Moving back to Ireland has not felt like coming home
Relationships with friends and family change when we emigrate. So too should our understanding of ‘home’
Gemma Kiernan in Newfoundland, before she moved back to Ireland.
This article started about three months ago when I was four hours into a 12-hour bus journey. I was heading away from Toronto, where I had lived for two years, and towards a road-trip in the US. It was there, queuing for what would (hopefully) be my last Tim Horton’s coffee, I realised I wouldn’t be returning to Canada for a long time. It was a strange feeling. During the rest of the journey I became aware that this weird discomfort I was feeling was actually of loss. I wasn’t sad about it, just surprised I had something to lose that I hadn’t been aware of.
There had been many things about Toronto I disliked: the superficiality, the never-ending construction, and the public transport system, to name a few, that I gave up my life there with a flippancy I now find shocking. I had spent so long focusing on the things I didn’t like, and on some romantic ideal of “home” back in Ireland, that I had failed to appreciate what I was losing: the real home and real friendships I had spent two years building.
It used to be that your home was a prescribed space: where you grew up was usually where you found a job, got married, bought a house and raised children. But as more people immigrate and emigrate, we have been forced to re-evaluate this model, and this can sometimes create a tension.
Many of my friends abroad have spoken of the guilt they feel when they start to accept their new country as home. They feel guilty about missed weddings, new lifestyles and friends but mainly, about not wanting to go back to Ireland. As friends and family constantly inquire about when they’re coming “home”, they feel a conflict between assimilating into a new culture and retaining their Irishness.
This guilt centres on the notion that home is a singular place and any aspiration to establish a new one somehow devalues your connection to the old. It wasn’t until I left Toronto that I realised “home” is not the fixed location or concept it once was. Just as our relationships with friends and family have adapted beyond physical closeness, so too should our understanding of home. We need to allow ourselves to feel emotionally connected to other places without thinking that this is somehow disloyal to the motherland.
I never allowed myself to consider Toronto my home, but now that I’m back in Ireland, after three years away, it also doesn’t feel like home. It is the plight of the emigrant, that when you return you still feel very transient. You quickly come to realise that your idealised notion of home does not exist. There are lots of tiny nuances to which you need to readjust, and although things might look the same, they’re not. You begin to understand that your hometown, a place you subconsciously thought of as a paused film reel, has moved on. Your return does not reanimate the scene. The movie has progressed without you.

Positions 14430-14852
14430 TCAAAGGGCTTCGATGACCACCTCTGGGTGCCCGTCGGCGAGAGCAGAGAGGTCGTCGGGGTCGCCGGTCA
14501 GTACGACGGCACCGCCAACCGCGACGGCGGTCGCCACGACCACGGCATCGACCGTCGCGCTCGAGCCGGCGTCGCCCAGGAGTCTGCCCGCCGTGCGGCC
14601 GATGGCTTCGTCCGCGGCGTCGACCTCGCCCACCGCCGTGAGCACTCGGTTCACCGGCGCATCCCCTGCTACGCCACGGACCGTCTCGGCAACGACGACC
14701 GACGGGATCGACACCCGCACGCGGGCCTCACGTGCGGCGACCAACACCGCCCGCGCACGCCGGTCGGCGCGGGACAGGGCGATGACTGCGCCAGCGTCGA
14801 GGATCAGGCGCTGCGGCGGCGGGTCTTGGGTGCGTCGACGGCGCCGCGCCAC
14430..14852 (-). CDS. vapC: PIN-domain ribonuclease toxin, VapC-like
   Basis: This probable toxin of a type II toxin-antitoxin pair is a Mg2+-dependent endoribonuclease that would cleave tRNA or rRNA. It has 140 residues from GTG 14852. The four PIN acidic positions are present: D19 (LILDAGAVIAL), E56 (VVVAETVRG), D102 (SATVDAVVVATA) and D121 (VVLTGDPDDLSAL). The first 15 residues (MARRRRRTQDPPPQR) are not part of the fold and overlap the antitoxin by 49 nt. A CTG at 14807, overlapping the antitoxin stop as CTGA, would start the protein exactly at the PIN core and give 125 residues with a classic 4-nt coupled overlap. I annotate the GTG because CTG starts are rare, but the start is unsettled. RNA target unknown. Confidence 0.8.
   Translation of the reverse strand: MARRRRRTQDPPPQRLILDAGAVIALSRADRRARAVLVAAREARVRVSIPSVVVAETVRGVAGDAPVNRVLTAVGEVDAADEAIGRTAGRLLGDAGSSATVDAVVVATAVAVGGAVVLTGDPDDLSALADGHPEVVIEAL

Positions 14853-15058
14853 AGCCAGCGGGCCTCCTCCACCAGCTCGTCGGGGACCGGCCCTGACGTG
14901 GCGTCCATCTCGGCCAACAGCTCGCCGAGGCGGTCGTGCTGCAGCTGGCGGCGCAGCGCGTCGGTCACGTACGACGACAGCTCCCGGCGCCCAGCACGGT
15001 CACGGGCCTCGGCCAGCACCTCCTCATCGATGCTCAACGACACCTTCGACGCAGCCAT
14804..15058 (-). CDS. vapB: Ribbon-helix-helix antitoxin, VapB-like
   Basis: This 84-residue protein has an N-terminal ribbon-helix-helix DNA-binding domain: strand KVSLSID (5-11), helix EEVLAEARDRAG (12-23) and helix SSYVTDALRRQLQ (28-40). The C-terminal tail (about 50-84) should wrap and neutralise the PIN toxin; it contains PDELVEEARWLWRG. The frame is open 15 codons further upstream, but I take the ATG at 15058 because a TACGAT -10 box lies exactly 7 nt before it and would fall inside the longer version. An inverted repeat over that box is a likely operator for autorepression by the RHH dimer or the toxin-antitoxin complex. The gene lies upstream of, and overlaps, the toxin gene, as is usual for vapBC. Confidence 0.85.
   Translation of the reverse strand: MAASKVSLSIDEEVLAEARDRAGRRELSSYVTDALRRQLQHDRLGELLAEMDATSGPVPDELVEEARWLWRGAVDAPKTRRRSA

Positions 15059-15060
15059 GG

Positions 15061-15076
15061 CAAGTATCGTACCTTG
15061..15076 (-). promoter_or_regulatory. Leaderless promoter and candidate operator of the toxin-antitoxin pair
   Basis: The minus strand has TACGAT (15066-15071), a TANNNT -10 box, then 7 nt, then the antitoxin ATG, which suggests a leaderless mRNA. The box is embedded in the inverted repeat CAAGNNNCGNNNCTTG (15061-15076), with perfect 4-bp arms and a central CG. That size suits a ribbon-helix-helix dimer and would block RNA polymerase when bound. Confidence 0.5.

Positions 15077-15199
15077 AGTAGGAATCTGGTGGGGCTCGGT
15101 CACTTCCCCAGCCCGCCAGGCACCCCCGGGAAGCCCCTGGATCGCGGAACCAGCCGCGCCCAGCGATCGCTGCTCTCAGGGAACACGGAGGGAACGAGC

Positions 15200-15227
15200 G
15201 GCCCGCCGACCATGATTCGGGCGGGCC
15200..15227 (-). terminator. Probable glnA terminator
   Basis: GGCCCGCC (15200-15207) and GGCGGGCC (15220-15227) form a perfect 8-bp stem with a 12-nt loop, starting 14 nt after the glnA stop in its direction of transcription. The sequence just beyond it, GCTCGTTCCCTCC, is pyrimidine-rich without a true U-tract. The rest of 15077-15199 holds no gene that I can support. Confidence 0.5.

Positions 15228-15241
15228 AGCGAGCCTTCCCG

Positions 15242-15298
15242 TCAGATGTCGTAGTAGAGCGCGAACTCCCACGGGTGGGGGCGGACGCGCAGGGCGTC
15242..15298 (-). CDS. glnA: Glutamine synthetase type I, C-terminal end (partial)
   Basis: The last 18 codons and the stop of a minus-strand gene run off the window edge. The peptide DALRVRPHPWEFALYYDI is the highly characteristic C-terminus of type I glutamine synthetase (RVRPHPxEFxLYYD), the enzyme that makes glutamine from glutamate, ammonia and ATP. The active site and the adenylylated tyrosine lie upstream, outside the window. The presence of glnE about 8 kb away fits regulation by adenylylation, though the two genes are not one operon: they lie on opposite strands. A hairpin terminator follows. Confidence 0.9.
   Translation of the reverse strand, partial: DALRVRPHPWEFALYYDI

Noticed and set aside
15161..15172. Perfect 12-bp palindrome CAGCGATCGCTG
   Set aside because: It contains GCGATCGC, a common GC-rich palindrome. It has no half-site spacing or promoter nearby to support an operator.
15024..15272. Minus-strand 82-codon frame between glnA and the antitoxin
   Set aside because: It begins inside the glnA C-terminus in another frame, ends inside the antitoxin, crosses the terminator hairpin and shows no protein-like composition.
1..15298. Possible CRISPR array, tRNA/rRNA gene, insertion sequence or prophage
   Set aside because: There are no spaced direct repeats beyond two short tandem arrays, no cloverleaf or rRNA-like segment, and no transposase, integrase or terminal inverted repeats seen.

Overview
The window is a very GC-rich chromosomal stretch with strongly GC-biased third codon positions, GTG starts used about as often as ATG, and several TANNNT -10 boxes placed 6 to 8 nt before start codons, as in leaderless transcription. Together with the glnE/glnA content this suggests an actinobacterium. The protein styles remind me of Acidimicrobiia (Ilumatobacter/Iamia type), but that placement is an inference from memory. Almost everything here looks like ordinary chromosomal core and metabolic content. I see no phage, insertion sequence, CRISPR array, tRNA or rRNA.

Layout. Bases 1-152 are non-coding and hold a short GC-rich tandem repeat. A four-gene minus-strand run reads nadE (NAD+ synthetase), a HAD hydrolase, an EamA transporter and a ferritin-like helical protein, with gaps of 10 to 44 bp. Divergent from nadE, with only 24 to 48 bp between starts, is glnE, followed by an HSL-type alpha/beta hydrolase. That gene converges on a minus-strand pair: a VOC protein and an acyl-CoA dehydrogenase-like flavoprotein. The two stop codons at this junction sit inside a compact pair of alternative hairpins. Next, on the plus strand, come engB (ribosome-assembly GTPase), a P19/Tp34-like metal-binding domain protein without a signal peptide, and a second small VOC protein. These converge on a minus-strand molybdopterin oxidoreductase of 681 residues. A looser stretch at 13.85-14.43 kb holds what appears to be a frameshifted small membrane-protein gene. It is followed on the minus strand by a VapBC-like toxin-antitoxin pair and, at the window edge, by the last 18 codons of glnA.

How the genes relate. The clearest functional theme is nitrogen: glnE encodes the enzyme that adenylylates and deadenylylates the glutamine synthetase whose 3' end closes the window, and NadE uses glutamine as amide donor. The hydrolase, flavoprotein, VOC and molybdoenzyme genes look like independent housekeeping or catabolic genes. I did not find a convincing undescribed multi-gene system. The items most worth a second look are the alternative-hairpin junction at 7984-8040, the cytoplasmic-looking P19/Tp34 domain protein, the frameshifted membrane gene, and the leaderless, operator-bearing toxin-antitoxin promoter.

Everything has changed, including you. Without realising it I have subscribed to the very North American custom of not inquiring too much or giving away too much information. I was in the bank recently when I was asked so many details of my life over the last two years that I found it quite invasive. Yes, it’s nice to chat Ms Bank Lady but shouldn’t you be serving the nine customers behind me instead of asking me how much rent I paid in Toronto?
But despite the change, there are plenty of things that help you remember why you returned, some glimpses of the home you’ve cherished in memory for so long. Listening to that sing-song cadence of a Limerick accent is still a novelty for me (although I doubt this will last), and I love how Irish people can have entire conversations that are the weirdest mix of small-talk and deep personal revelations about illness and family deaths.
And of course, there’s family. If anything is going to help me feel like Ireland is home it’s them. For better or worse, coming back to Ireland means slotting back into a family dynamic that is sometimes infuriating, sometimes wonderful, but always familiar. It’s very freeing to be able to meet up with your friends and family without feeling sad when you leave, wondering when you’ll see them again. I've also returned to a good job with an advertising agency in Dublin.
In many ways, coming back has not meant coming home. The place of my memory, which I held up to such unrealistic standards in Toronto, is nowhere to be found. For now home is still undetermined, still intangible.
I know settling back will not be the easy, magical transition I had once imagined, but I also know that with time and effort I will re-establish a sense of belonging. I will weave myself back in the fabric of Irish society and despite everything that has changed, Ireland will eventually feel like home again.
Thinking of moving home from abroad? Check out The Irish Times Returning to Ireland guide, with practical information on things like jobs, housing and schools, as well as first-person stories from people who have already made the move.